Superoxide dismutase and leupeptin prevent delayed reperfusion injury in the rat small intestine during burn shock

Z. F. Xia, M. Hollyoak, R. E. Barrow, F. He, M. J. Midler, D. N. Herndon

Research output: Contribution to journalArticle

30 Scopus citations

Abstract

Delayed fluid resuscitation during burn shock is thought to compromise the integrity of gut mucosa and allow enteric bacteria to cross the luminal wall and infect other sterile organ systems. Superoxide dismutase, a free-oxygen radical scavenger; leupeptin, a protease inhibitor; and verapamil, a calcium channel blocker, were studied to evaluate their efficacy in maintaining cellular integrity in the gut of thermally burned rats whose fluid resuscitation had been delayed. Fifty male rats weighing 280 to 320 gm were given a full-thickness scald burn covering 50% total body surface area. Ten received early fluid resuscitation beginning half an hour after burn, and 40 received fluid resuscitation delayed by 6 hours. Those receiving delayed resuscitation were given Superoxide dismutase (n = 10), leupeptin (n = 10), verapamil (n = 10), or a placebo of normal saline solution (n = 10) at the time of fluid resuscitation. Heal mucosa samples were harvested, and adenosine triphosphate, diphosphate, and monophosphate were measured. Adenosine triphosphate, total nucleotides, and energy charge potential were significantly lower in the placebo group without therapy compared with those of the early resuscitation group. Superoxide dismutase and leupeptin therapy prevented this drop in cellular energy. Total water content was significantly increased in the placebo group compared with that of the early resuscitation group; Superoxide dismutase was able to prevent this increase. Data indicate that intestinal reperfusion injury in burned rats can be effectively modulated with Superoxide dismutase or leupeptin therapy. (J BURN CARE REHABIL 1995;16:111–7).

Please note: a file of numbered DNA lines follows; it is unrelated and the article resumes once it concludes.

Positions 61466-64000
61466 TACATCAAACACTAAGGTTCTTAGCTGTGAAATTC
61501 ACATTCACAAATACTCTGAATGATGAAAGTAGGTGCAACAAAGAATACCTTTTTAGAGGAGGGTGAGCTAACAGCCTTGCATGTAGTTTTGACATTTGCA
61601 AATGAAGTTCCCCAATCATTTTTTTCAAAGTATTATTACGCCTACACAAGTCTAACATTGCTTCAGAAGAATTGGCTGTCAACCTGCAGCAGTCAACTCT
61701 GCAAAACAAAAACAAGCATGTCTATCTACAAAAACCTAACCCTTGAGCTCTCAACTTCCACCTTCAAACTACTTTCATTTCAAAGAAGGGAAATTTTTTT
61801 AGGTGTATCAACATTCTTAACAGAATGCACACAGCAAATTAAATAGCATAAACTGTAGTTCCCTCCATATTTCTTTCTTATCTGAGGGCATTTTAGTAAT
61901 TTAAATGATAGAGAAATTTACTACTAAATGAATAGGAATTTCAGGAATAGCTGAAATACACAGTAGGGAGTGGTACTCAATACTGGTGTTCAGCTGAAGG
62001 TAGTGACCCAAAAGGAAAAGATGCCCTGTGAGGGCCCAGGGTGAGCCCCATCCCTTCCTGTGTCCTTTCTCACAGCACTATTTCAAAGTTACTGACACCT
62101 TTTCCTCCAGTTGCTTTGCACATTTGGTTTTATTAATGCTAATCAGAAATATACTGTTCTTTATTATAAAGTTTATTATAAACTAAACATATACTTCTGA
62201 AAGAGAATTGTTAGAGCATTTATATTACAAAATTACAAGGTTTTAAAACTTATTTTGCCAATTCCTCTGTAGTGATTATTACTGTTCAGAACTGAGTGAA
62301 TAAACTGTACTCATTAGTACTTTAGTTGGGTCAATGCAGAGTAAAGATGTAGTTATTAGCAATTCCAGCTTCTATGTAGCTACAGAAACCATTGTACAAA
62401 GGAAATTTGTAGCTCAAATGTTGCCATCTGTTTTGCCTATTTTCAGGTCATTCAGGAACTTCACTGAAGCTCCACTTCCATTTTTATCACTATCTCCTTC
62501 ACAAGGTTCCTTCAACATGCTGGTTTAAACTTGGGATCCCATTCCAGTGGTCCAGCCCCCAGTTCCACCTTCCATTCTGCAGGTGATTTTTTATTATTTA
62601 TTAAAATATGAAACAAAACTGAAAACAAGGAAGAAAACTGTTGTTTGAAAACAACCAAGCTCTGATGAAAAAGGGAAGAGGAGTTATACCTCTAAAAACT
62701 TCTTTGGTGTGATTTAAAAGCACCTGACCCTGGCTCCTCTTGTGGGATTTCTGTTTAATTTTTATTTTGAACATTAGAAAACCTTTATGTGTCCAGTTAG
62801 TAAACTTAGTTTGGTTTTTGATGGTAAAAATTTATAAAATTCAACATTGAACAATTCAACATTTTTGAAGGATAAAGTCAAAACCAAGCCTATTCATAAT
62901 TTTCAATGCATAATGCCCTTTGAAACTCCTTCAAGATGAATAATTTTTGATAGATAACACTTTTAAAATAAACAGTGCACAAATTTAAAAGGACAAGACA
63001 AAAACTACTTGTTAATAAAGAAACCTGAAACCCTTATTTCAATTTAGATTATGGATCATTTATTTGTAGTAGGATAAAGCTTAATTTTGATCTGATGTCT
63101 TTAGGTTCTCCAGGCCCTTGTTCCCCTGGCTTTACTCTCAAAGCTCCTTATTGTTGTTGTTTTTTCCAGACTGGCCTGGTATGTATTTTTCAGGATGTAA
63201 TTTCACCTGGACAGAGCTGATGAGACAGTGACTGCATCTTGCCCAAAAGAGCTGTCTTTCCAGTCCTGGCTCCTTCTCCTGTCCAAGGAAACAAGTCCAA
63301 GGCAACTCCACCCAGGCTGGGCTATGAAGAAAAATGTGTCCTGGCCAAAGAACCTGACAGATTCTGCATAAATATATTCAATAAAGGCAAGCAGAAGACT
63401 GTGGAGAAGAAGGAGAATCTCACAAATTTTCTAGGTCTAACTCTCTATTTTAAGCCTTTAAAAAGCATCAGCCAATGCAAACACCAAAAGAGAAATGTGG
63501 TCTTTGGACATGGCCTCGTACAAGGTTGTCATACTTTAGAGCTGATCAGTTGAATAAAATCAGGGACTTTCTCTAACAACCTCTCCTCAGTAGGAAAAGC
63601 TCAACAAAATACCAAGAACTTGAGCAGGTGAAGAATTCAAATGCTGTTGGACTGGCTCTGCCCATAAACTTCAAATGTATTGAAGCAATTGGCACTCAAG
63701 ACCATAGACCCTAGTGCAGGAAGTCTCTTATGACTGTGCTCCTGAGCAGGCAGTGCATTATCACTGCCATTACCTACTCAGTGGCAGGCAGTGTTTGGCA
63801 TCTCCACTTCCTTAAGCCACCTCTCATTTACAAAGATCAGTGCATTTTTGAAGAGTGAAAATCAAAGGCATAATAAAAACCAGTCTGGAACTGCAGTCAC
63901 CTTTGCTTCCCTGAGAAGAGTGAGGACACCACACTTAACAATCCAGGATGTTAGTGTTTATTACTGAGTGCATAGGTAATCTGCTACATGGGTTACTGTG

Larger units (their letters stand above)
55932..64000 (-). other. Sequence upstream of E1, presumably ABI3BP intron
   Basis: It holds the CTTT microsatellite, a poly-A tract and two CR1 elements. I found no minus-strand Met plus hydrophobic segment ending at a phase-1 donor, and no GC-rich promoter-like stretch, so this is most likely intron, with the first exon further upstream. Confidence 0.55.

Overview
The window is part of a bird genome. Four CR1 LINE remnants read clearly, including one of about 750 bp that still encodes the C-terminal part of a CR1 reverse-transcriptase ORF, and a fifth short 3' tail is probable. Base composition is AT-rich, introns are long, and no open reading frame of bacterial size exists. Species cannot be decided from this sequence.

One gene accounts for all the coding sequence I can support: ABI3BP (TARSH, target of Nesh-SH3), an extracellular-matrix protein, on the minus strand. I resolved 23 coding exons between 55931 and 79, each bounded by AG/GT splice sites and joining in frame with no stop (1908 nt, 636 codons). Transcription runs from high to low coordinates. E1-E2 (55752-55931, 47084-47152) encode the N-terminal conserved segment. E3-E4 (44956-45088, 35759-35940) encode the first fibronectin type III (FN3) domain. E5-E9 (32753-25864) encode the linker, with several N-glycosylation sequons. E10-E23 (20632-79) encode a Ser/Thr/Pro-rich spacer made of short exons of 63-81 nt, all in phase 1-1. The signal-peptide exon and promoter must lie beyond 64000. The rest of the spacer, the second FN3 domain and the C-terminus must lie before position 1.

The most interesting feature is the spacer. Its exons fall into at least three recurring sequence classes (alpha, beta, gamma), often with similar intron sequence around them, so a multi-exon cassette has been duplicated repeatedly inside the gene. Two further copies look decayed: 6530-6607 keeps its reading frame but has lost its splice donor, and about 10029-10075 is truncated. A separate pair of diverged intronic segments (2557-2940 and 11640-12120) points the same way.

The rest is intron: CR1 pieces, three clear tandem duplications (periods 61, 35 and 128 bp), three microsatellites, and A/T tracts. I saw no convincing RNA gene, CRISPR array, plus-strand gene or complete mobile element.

Original languageEnglish (US)
Pages (from-to)111-117
Number of pages7
JournalJournal of Burn Care and Rehabilitation
Volume16
Issue number2
DOIs
StatePublished - Jan 1 1995

ASJC Scopus subject areas

  • Surgery
  • Nursing(all)
  • Emergency Medicine
  • Rehabilitation
  • Health Professions(all)

Fingerprint Dive into the research topics of 'Superoxide dismutase and leupeptin prevent delayed reperfusion injury in the rat small intestine during burn shock'. Together they form a unique fingerprint.

Cite this